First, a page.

Ethiopian Coffee: A Complete Buying Guide to the Birthplace of Coffee

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Alex DeCapri

Alex DeCapri is a specialty coffee roaster and curious coffee writer. He started sourcing his own green beans to roast and ship worldwide and later became the head roaster at OOP Café in Belo Horizonte. Now on a road trip from the U.S. to Brazil, Alex visits coffee farms and shares his firsthand experience from field visits.


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Are you ready to embark on a sensory journey to the very birthplace of coffee?

Look no further than Ethiopia, where the rich history and vibrant culture intertwine with the captivating aromas and flavors of the world’s finest coffee beans

In this comprehensive buying guide, we’ll unveil the secrets of Ethiopian coffee, guiding you through the diverse regions and distinctive beans that this country has to offer. 

From the highlands of Sidamo to the lush forests of Yirgacheffe, join us as we explore the best Ethiopian coffee and equip you with all the knowledge you need to make an informed purchase and delicious brew. 

Key Takeaways

  • Ethiopian coffee is considered some of the world’s best coffee and is the birthplace of Arabica coffee.
  • The Ethiopian coffee ceremony is a significant social and cultural tradition, symbolizing hospitality and community bonding.
  • Ethiopia is a major producer and exporter of coffee, with its own rich culture around coffee consumption.
  • Ethiopian coffee comprises thousands of varieties, referred to as heirloom varieties, and is grown in high-altitude regions with favorable climates.
  • Ethiopian coffee is known for its berry, citrus, and tropical fruit flavors, as well as floral, herbal, and wine-like notes.

What Makes Ethiopian Coffee Special?

Ethiopian coffee is regarded as some of the world’s best coffee. It’s the area of the world where Arabica coffee originated, found growing naturally in the forests. Many experts claim that Ethiopia is the only place where coffee grew natively. (1)

Brief History of Ethiopian Coffee

Legend has it that coffee originated in Ethiopia, specifically in the region of Kaffa in southwest Ethiopia. In this area, coffee grew and continues to grow in the wild. 

The story goes that a goatherder named Kaldi discovered the energizing effects of coffee when he noticed his goats becoming lively after eating the cherries from a particular tree.

He witnessed the goats dancing with lots much energy, and, after making such a crazy discovery, Kaldi wanted to share his findings. He then brought some of the beans to show a group of monks in the area.

They claimed that this “magic” was the Devil’s work, and one of the monks threw the beans into the fire to get rid of them. Naturally, the room was then filled with the wonderful smell of freshly roasted coffee, showing that the beans had some kind of potential!

According to coffee historians, the cultivation and consumption of coffee in Ethiopia can be traced back to the 9th century. Coffee was initially consumed as a fruit or chewed for its stimulating effects.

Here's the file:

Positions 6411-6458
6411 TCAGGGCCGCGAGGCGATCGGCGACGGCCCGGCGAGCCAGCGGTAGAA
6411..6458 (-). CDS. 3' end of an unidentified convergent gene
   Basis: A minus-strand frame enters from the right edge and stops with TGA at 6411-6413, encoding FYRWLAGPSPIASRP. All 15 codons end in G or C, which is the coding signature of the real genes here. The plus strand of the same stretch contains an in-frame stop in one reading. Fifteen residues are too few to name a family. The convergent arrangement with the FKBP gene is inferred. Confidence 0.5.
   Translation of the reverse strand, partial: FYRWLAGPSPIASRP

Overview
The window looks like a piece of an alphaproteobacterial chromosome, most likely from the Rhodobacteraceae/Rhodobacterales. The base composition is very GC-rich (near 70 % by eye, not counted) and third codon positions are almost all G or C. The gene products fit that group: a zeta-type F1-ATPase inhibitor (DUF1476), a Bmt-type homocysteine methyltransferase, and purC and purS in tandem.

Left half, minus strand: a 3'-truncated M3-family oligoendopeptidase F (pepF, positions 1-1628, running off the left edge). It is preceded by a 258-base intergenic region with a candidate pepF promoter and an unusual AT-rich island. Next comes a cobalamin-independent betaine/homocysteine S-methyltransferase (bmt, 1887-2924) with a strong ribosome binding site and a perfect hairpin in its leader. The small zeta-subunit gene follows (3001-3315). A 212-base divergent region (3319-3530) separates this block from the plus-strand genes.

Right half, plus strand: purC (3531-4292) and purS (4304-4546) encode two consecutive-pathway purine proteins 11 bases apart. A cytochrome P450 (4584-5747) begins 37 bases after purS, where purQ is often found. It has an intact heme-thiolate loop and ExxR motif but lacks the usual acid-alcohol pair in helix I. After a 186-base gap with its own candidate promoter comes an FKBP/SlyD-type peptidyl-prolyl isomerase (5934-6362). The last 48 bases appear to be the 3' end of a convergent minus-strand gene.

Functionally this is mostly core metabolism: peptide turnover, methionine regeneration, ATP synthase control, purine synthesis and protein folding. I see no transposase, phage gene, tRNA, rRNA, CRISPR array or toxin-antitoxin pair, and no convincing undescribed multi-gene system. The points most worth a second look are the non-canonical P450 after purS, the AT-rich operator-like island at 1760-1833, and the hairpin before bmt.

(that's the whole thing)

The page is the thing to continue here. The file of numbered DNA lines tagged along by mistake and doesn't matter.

Over time, the beans were roasted and brewed into a beverage, which gained popularity among the local population. Ethiopian coffee became an integral part of daily life, with coffee ceremonies becoming a significant social and cultural tradition.

From Ethiopia, the coffee plant was first spread to Yemen, then to Istanbul, Cairo, and Damascus where it found its way into coffeehouses in Europe and eventually North America.

Ethiopian Coffee Ceremony

The cultural significance of drinking coffee is extremely prevalent in Ethiopia. People of all ages spend anywhere from 2-3 hours preparing and drinking coffee together in this traditional ritual that symbolizes hospitality and community bonding.

ethiopian-coffee-featured

The Ethiopian coffee ceremony involves roasting the coffee beans in a pan, grinding them with a mortar and pestle, and brewing the coffee in a clay pot called a jebena. The freshly brewed coffee is served in three rounds, and participants engage in conversations and socialize while enjoying the beverage. 

Most people in Ethiopia drink coffee with a serving of sugar, but milk is never added. Since these ceremonies take a long time, the conversation ranges from politics to local events and socializing. It’s a sacred time for connection, honoring guests, and generosity.

ethiopian-coffee-ceremony

Flavor Profile of Ethiopian Coffee Beans

Ethiopian coffee is known for its rich and complex flavor profiles. Expect vibrant and fruity notes, such as berry, citrus, and tropical fruit flavors. Floral, herbal, and wine-like notes are also very common.

Ethiopian coffees typically have a high acidity with a lighter body. The best Ethiopian coffee I ever brewed was winey with explosive blueberry notes and bright acidity. Yum!

Ethiopia has a long-standing tradition of processing coffee using the natural method. This method is also called the “dry process” and involves drying the coffee cherries on raised beds with all of the fruit pulp intact. These beans tend to taste fruitier with a deeper sweetness and a more syrupy body.

ethiopian-coffee-natural-process
Drying coffee cherries on raised bamboo beds

While the natural method has been used for centuries, wet processing is also becoming more commonly used, especially in the specialty industry that I work in. Wet processing, also known as the “washed method”, involves removing the cherry pulp from the seed and soaking/fermenting the beans in water tanks for an extended period of time to remove any residue stickiness. Once this sticky layer called the mucilage is removed, the beans are set out to dry on raised beds. Once dry, the parchment coffee is then moved to a milling facility to get the beans ready for shipping.

Washed Ethiopian beans tend to produce a cleaner-tasting coffee with bright and complex acidity. It’s much easier to taste unique fruity and floral notes when the beans are processed using this method.

Ethiopian Coffee Production

As the birthplace of coffee, it’s probably not a shock that Ethiopia remains a powerhouse in the global production and exportation of coffee beans.